Louisiana is a southeastern U.S. state on the Gulf of Mexico. Its history as a melting pot of different cultures is reflected in its Creole and Cajun influences. The largest city, New Orleans, is known for its colonial-era French Quarter, raucous Mardi Gras festival, jazz music, Renaissance-style St. Louis Cathedral and wartime exhibits at the huge National WWII Museum.
Anyone who has ever visited “The Bayou State” will tell you it often feels more like a foreign country. With all the different cultural influences found in Louisiana, it’s like stepping into a whole new world when you cross state lines. In many places, you hear as much French as you do English. And every culture from Spanish to African to Native American to French can be seen, tasted and experienced in the day-to-day happenings around the state. Louisiana has such a unique culture, it’s no surprise that our clients around the state have some interesting bragging rights. In honor of Louisiana Day tomorrow (November 9), we’re sharing a few activities and attractions that are unique to coastal Louisiana. You are invited to come visit these parts of Louisiana so you can experience all this and more:
If you’re anything like us here at MBPR and you eat to live AND live to eat, then you’ll certainly be interested in following the Cajun Bayou Food Trail through Louisiana’s Cajun Bayou. The Food Trail is a series of unique dining experiences up and down Bayou Lafourche. With 16 different stops, the Trail ensures that you’ll experience every flavor and food this special Cajun community offers. Armed with a Trail map and passport, follow your growling stomach and eager taste buds along the Trail, taking in every sight, sound, smell and taste of the Bayou before turning in your passport (with five or more stamps) for a free T-shirt. (Tip: Whatever your shirt size was when you embarked on this adventure, you’ll want to ask for one size bigger by the time you’re done.)
Geocachers unite! Houma is home to one of just 50 GeoTours in the world. Simply download their free app to start exploring the 2,200 square miles of Terrebonne Parish and begin this outdoor treasure hunt. With more than 50 locations on the GeoTour, you’ll be able to discover scenic spots, popular attractions, and hidden gems throughout Louisiana’s Bayou Country. If your sharp eyes and navigational skills (aided by the geocaching app’s GPS, of course) can find all the caches on one or both of the tours, you can trade in your game sheet for a hard-earned Houma Travel geocoin at the end of your adventure.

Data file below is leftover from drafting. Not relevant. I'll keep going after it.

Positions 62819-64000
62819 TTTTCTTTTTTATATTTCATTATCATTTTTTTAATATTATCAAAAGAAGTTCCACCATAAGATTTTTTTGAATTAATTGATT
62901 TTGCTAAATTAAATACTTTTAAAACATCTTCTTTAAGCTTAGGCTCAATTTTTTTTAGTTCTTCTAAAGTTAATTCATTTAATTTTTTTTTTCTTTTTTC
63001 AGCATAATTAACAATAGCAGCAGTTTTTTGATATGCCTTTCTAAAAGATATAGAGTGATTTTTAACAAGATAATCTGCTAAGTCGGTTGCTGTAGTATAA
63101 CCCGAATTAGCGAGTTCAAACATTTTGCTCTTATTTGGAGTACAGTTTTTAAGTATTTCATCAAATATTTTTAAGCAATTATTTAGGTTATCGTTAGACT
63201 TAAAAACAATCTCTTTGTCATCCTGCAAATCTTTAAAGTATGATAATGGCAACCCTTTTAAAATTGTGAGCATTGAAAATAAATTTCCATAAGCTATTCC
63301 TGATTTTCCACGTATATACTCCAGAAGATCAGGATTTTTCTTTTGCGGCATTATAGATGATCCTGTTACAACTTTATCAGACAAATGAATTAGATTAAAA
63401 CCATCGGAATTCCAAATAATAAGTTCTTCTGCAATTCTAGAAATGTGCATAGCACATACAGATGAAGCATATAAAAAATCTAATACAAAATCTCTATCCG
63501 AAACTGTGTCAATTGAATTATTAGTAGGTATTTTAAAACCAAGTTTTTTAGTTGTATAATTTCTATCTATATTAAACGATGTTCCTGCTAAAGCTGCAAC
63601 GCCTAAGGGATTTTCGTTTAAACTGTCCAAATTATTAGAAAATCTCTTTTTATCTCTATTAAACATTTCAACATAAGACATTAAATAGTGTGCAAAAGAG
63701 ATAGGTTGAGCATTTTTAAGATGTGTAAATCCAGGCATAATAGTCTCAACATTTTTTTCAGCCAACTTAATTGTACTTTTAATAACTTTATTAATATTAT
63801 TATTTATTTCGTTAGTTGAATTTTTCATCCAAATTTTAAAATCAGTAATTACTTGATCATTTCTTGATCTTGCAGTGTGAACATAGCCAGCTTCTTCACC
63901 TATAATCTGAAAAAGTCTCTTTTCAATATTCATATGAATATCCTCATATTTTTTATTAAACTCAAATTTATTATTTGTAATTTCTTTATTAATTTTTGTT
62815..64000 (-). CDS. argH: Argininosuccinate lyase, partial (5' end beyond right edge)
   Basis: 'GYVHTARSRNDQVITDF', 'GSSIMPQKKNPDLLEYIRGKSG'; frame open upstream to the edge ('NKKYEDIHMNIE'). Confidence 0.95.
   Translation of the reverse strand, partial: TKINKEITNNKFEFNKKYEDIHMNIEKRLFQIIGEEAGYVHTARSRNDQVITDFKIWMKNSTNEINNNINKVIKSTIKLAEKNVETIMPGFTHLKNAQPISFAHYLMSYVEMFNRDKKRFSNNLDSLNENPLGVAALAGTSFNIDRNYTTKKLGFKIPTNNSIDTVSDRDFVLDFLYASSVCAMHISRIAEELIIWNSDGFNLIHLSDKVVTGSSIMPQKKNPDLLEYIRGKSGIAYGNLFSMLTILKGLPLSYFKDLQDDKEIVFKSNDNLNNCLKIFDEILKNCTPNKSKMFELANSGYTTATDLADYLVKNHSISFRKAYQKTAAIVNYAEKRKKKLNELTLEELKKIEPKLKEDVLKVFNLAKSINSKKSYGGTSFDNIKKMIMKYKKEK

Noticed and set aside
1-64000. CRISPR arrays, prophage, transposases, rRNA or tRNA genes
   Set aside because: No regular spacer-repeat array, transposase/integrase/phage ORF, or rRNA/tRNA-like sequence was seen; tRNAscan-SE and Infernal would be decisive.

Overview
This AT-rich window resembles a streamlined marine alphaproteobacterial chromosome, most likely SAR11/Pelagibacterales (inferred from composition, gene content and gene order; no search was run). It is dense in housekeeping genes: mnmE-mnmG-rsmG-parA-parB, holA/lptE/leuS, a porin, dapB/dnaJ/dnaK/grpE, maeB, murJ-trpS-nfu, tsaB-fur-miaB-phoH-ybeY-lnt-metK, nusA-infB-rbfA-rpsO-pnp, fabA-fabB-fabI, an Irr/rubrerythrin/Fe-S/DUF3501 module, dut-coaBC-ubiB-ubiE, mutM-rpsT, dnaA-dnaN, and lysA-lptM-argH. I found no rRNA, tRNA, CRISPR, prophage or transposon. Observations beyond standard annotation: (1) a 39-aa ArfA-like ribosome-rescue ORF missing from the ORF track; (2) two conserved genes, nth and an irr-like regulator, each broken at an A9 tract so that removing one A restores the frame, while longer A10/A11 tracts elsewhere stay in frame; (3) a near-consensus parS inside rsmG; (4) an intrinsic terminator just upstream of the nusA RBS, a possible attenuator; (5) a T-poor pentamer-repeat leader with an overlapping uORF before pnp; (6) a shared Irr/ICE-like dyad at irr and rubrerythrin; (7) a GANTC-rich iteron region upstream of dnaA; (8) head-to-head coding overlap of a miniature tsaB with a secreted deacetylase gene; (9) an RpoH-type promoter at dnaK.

This 180-mile scenic byway in southwestern Louisiana offers activities for everybody. Whether you enjoy fishing, photography, boating, birdwatching or are just hoping for a true taste of Cajun culture, the Creole Nature Trail is sure to satisfy. The Trail is one of just 43 All-American Roads in the United States, and it takes visitors on a journey through the part of the state affectionately dubbed “Louisiana’s Outback.” Here the alligators outnumber the people, but the birds really rule the roost – with more than 400 species making their home in the region. There are also 26 miles of Gulf of Mexico beaches, where you can while away hours looking for unique seashells. The Mississippi River carries a huge array of shells into this area, including whelks, cockles and coquinas. (And you can keep what you find. Mother Nature will replenish the shell stock as soon as you leave.) Start your tour by downloading the free app and then travel at whatever pace you like as you explore one of the country’s last great wildernesses.
Birdwatching in Louisiana Northshore
If birdwatching is your thing, you might want to plan a visit to St. Tammany Parish, a haven for migrating and year-round birds alike. A lot of these birds make Big Branch Marsh National Wildlife Center Refuge their permanent or temporary home, including the endangered red-cockaded woodpecker. The males of this small black-and-white species have a tiny red streak, called a “cockade,” on each side of their black caps. This must-see for birdwatchers from around the world can be spotted at Big Branch by looking for telltale white painted rings on the trunk of a tree; the rangers put them there to indicate a tree with a nesting site. Big Branch is navigable by both foot and car. If you prefer to step it up a notch, you can use kayaks, paddleboards and other available rental equipment to explore some of the wetter parts of Big Branch, all while looking up and trying to catch a glimpse of the somewhat elusive woodpecker. Here’s a hint: The birds are right at home in the park’s abundant pine trees. They bore out cavities in older trees, where the wood is softer.